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Figure 3-21.  End Play in Wormshaft
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TM-9-254 Gearcase Transfer M548 M548A1 (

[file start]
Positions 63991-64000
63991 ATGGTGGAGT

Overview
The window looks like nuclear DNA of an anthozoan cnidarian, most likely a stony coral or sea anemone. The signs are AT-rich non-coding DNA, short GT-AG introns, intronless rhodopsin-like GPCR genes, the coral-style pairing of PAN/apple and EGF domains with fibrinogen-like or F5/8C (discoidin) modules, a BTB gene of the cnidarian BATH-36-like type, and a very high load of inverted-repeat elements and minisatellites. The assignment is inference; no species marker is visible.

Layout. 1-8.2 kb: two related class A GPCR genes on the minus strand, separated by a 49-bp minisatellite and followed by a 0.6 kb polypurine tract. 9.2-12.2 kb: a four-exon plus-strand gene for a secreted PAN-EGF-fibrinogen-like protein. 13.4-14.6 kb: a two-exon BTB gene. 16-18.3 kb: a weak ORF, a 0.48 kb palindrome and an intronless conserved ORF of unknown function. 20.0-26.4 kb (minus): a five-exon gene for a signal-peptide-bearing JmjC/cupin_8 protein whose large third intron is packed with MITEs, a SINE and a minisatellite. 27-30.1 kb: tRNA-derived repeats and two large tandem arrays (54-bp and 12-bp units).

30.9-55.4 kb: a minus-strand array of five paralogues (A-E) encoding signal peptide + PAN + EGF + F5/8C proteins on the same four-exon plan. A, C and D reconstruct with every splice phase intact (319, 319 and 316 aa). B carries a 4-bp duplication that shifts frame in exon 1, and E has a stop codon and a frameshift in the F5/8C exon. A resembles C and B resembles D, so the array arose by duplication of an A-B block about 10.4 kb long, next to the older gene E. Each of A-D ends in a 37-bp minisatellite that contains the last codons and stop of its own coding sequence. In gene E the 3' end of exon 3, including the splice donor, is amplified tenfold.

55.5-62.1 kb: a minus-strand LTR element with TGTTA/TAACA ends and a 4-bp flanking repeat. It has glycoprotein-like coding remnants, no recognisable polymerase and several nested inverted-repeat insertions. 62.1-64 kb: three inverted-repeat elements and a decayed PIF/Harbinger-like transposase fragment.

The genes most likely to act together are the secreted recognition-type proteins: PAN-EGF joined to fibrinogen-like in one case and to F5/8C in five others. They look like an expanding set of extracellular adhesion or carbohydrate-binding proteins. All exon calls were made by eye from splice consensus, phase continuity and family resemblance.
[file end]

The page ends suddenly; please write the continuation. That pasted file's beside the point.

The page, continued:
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TM 9-254 3-7. Worm and Worm Gear Mechanisms - Continued g. Chatter.  A chattering movement is usually an indication of a  tight  ball  cap  (fig.  3-15).    If  adjustment  of  the socket and ring does not cure the trouble without producing excessive backlash, the trouble is elsewhere. (1) The ball may be out-of-round or the socket and seat may not be properly lapped in. (2) The plunger spring (fig. 3-15) may be too tight or the worm not lubricated. (3) The dog-point screw, which keeps the ball socket from turning in the housing, may be too tight against the  socket  (fig.  3-22).    The  socket  should  be  a  slip  fit  in  the  housing.    When  the  ball  cap  is  brought against  the  ball,  the  socket  will  center  itself  on  the  ball,  unless  the  dog-point  screw  or  pin  prevents  it from doing so.  When the socket is placed in the housing, see that the dog-point of the screw or pin is in the groove in the socket and that the socket is not binding in the housing.  After the ball cap has been properly adjusted against the ball, adjust the dog-point screw until it touches the socket and then back it out about 1/4 turn.  If the screw is tight against the socket, it  is  forcing  the  socket  off  center,  thereby, producing a rough or chattering movement. Figure 3-22.  Dog-Point Screw Tight Against Socket 3-19

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